The aggravating factors speak for themselves: offences committed for a criminal organization; offences involving the use or threat of violence or weapons; offences by those previously incarcerated for drug crime; offences in or near schools; offences in prison; and offences involving a child in the commission of the offence.
    The proposed amendments in the bill are a welcome aspect of a balanced approach that must, in the end, define our collective response to drug crime in Canada. The safety of our police officers, and indeed of our citizens in general, depends on our success in implementing just such a balanced approach.
    Thank you, Mr. Chair.
    Thank you, Chief.
    Just to clarify, does CACP mean Canadian Association of Chiefs of Police?
    Yes, Mr. Chair.
    Thank you.
    Now, Ms. Pate, would you be prepared to give us an opening address? You have five minutes.
    Thank you for accommodating this. I know it was short notice for all of us, so I appreciate the opportunity to appear.
    I'm representing the Canadian Association of Elizabeth Fry Societies, and we are 26 members across the country, who provide services to women and girls who have been victimized, marginalized, criminalized, and institutionalized.
    Like many Canadians, we are extremely concerned about the cost of the proposed law, concerned that the rolling out of all of this legislation will cost many billions of dollars. We're very concerned about how, in fact, this will be paid for.
    I want to thank the panellists who went ahead of me, Mr. Sullivan, and Chief MacKnight. We would certainly support their views, as well as those of groups like the Canadian Bar Association, and others who have presented.
    We're also extremely concerned that the direction of this bill is to encourage more use of imprisonment—in fact, unprecedented use of imprisonment in Canada—and that the cost of that will detract from other services and resources. It will make prisons more overcrowded, and it will ensure that we have more women, people with mental health issues and, particularly, indigenous people in prison. We're extremely concerned about that.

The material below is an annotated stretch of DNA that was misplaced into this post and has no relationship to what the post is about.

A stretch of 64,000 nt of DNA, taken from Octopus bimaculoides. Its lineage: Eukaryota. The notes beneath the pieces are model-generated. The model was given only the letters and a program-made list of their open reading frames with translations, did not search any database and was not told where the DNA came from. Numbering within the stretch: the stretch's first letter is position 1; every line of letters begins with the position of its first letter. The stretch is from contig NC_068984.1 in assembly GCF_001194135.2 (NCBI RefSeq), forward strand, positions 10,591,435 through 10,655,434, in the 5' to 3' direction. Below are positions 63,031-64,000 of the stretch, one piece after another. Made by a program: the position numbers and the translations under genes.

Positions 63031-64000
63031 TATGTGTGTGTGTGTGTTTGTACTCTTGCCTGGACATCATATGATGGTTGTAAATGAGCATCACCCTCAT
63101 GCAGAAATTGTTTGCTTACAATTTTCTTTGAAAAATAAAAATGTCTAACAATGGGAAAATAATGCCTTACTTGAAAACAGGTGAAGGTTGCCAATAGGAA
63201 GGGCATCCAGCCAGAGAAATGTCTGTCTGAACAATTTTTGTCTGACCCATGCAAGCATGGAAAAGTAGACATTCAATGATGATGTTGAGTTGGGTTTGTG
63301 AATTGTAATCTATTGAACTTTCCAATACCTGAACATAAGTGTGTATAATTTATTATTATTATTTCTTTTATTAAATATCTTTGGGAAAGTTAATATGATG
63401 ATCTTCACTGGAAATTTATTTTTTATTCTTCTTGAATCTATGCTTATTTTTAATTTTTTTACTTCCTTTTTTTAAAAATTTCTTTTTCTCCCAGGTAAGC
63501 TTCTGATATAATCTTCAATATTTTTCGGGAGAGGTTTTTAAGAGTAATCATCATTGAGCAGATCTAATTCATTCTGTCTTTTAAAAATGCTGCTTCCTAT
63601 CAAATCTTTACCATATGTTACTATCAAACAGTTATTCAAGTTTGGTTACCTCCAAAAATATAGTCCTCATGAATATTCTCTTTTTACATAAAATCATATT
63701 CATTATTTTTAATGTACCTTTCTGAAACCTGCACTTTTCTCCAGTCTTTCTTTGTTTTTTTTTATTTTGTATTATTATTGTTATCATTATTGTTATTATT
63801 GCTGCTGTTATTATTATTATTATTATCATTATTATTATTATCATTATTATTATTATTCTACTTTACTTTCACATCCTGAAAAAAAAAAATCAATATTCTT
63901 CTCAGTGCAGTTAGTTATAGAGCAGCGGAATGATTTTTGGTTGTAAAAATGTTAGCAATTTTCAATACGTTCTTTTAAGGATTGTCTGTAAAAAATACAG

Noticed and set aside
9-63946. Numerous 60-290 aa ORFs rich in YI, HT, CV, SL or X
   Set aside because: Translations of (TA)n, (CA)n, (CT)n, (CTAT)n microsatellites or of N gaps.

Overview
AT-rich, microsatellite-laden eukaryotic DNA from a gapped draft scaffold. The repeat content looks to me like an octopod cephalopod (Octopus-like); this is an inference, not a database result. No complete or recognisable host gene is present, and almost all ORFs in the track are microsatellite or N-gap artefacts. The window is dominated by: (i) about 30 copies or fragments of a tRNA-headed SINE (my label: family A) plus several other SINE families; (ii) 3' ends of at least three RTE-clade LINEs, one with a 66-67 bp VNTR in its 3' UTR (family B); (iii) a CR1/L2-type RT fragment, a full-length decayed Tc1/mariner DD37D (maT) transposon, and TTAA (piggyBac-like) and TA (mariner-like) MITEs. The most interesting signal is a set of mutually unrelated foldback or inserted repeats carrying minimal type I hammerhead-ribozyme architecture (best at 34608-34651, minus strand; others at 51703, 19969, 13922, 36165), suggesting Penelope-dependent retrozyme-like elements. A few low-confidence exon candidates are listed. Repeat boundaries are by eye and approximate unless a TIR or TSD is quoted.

Canada has a long and proud history of being a defender of human rights and of having a strong criminal justice system, one that is recognized as being among the best internationally, and we're in danger of losing that. We're following a direction that is being rejected by many jurisdictions in the United States, and yet we're heading headlong onto this path.
    Rather than speaking to all of the individual portions of the bill, because you've had many excellent representations on those, I would like to speak to a proposed amendment of ours to the bill. That amendment focuses on the fact that many people who are in prison, as has long been recognized by those who run prisons, are not necessarily violent or a risk to public safety, and that some are there largely because of other issues like their mental health or poverty. In situations where they are committing criminal offences and being convicted, there should be opportunities for them to pay back and to be held accountable in the community in a way that isn't a further drain on taxpayers.
    We know that most of the services that will be expanded by this bill are policing services and in the federal and provincial prison areas. We know that two of the bills that were introduced last session have already impacted at least 150 to 160 women by Correctional Service Canada's own estimation. Those are significant increases when you see the relatively small number of women serving federal sentences. And we're already seeing overcrowding as the numbers increasing.
    I was in an Edmonton institution this past weekend, and it was very overcrowded. They've had to use the visiting area to house women. They've had to use interview rooms from time to time, and they've also had to use the gymnasium.
    We know that Quebec has already voiced concerns and that Nunavut, British Columbia, and other provinces are also voicing concerns. We're suggesting that the amendments to the bill be just that until we have a full costing of how the omnibus bill will be funded by the provinces, the territories, and every federal department; until we have a clear understanding of the price tag attached to each piece of the proposed legislation or policy reform included in the bill; and until Parliament can assure taxpayers that the increased costs will be accommodated without exceeding 100% of the capacity at correctional institutions, and without decreasing other resources that are currently available.
    So we are suggesting that amendment. We respectfully submit that it should be made a component of the act and that the act not be enacted and brought into force until such time as all provinces, territories, and the respective federal departments to be impacted have signed off that it's affordable. Otherwise, we consider it a breach of the fiduciary obligation that members of Parliament have to taxpayers in this country, to have a clear and transparent understanding of what the cost will be and how it will impact all of us in the future.
    Thank you.

  (1005)  

    Thank you, Ms. Pate.
    Mr. Piché, we have five minutes for an opening address, if you wish.
    Thank you. My name is Justin Piché, and I am an assistant professor of sociology at Memorial University. I am also a Ph.D. candidate in sociology at Carleton University, preparing to defend my dissertation next month, which examines the scope and factors shaping prison expansion at this time.